Do Foot Detox Pads Work?
There are lots of fads and scams around these days, especially when it comes to looking after your health.
Have you seen the herbal foot pads for sale that are supposed to draw toxins out of you while you sleep? These new overnight miracle products are supposed to be the next big thing - but do foot detox pads work?
We look at the science and evidence behind these new foot wraps and examine if they are beneficial or pure bunkum.
What are detox foot pads?
Foot pads are an adhesive "pack" that you stick to the soles of your feet overnight. The pad contains natural herbs, minerals or oils and it is designed to draw toxins from your body through your feet.
The practice of reflexology claims that by affecting areas or zones on your feet, which map to the different areas of your body, you can improve the flow of your Qi, making physical changes to your body.
Detox foot pads build on this idea allowing toxins and metals to flow from the affected areas, drawn out by the ingredients in the pad.
After wearing the pads overnight, the toxins that are released can turn the pad a darker colour, supposedly proving that the process works. You can then use a colour chart to reveal which toxins were released.
The use of detoxifying foot wraps or pads is widespread in countries like China and Japan, where the use of natural medicines is more traditional and commonly used.
Where is the evidence they work?
Unfortunately, despite the popular manufacturers Kinoki and Avon being asked to provide evidence that their products did what they claimed, they were unable to give any valid scientific studies to support their marketing information.
Many doctors and specialists have also confirmed that although practised all over the world for many centuries, reflexology has no basis in medical science.
"Reflexology is based on an absurd theory and has not been demonstrated to influence the course of any illness." - QuackWatch.org
Toxins are not let out of the feet at night, and there is no evidence apart from anecdotal stories, that reflexology works.
Other research showed that they might contain chemicals that cause it to turn black once they get moist. Just by adding some drops of water to the pad in a test, it became the same colour as a pad worn overnight.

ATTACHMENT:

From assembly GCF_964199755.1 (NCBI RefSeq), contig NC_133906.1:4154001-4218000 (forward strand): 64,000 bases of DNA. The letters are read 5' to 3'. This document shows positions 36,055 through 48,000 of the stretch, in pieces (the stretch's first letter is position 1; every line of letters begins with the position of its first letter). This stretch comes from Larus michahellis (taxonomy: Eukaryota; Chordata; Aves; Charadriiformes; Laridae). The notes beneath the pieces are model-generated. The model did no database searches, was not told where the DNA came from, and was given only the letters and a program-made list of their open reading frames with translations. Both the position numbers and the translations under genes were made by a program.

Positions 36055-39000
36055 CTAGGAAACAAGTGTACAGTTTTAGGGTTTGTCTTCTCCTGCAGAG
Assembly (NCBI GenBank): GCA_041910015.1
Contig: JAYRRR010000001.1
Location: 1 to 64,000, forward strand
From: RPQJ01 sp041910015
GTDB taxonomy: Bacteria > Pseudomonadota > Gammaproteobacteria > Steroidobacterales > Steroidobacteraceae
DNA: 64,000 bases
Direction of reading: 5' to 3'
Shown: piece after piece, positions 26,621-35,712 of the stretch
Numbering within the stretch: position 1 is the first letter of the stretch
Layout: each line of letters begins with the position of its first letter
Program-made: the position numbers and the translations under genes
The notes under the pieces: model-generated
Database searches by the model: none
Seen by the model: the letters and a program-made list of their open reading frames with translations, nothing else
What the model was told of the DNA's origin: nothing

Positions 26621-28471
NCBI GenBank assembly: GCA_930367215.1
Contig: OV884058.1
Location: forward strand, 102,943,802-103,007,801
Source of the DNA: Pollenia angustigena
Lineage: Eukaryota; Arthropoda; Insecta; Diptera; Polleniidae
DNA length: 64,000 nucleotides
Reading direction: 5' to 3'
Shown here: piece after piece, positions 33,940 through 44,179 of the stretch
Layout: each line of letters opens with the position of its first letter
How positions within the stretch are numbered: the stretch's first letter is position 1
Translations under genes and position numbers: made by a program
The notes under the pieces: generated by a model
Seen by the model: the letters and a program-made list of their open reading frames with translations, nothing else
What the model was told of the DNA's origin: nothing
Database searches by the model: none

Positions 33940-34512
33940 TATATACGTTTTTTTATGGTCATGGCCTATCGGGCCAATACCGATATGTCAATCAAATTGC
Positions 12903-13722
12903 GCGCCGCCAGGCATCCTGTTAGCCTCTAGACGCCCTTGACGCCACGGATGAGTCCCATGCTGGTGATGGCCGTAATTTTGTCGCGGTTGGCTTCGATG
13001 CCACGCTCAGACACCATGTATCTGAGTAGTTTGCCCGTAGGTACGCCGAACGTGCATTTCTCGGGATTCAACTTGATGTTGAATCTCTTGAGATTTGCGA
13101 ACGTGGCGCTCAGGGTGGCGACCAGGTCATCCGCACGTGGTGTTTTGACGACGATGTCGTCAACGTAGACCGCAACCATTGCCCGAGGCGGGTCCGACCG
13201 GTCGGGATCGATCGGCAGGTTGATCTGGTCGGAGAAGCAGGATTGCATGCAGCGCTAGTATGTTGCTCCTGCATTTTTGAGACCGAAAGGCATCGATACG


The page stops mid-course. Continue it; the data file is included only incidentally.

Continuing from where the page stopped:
Many foot detox pads also claim that their products draw out and remove heavy metals from your body. However, tests found that a pad contained the same levels of metals both before and after use.
FDA certified and FTC charges.
To try to beat the fakery claims, some pad manufacturers have added "FDA Certified" or "Tested by an FDA laboratory" to their marketing information to make them sound more official and genuine.
Despite this approval indicator, this claim is also one that you should ignore. It could mean that the combination of ingredients has been given a certificate of approval by the FDA, but not for use as a medical product.
There is also some evidence that detox footpads were claiming that an FDA laboratory tests their products. However, on closer examination of this, the lab they said they used was not registered to the FDA, and the FDA did not have any evidence to support that it existed.
The FTC also charged the Kinoki marketing team for "deceptive advertising" as they were claiming that their foot pads treated a range of issues from depression to diabetes but without any evidence that this was true.
After the hearing in 2010, the company were fined $14.5 million and permanently prevented from marketing the Kinoki pads.
Despite the fine and ruling against Kinoki, it does not mean they are not still for sale on Amazon though.
Should you use detox foot pads?
So, as you have read above, there is no medical evidence that wearing an adhesive pad or herbs on your foot overnight will make any difference to you or your body, apart from that you will be slightly poorer after buying them.
The claims that they draw out metals and toxins from your body through your feet have been debunked and found to be illegal. The effectiveness of the pads relies on pseudoscience that cannot be proven to work.
However, there are lots of success stories, and anecdotal evidence that using these products does make a difference to how people feel.
There are reviews on sites like Amazon from users who have reported feeling better in the mornings and have seen both physical and mental benefits from using the pad.
Despite the lack of medical and scientific evidence, people believe that these pads are detoxing their bodies. It might be a placebo effect, but it does seem to work for some people.
Me? I don't believe I could think or will my plantar fasciitis away, so I am with the experts on this one - fake news!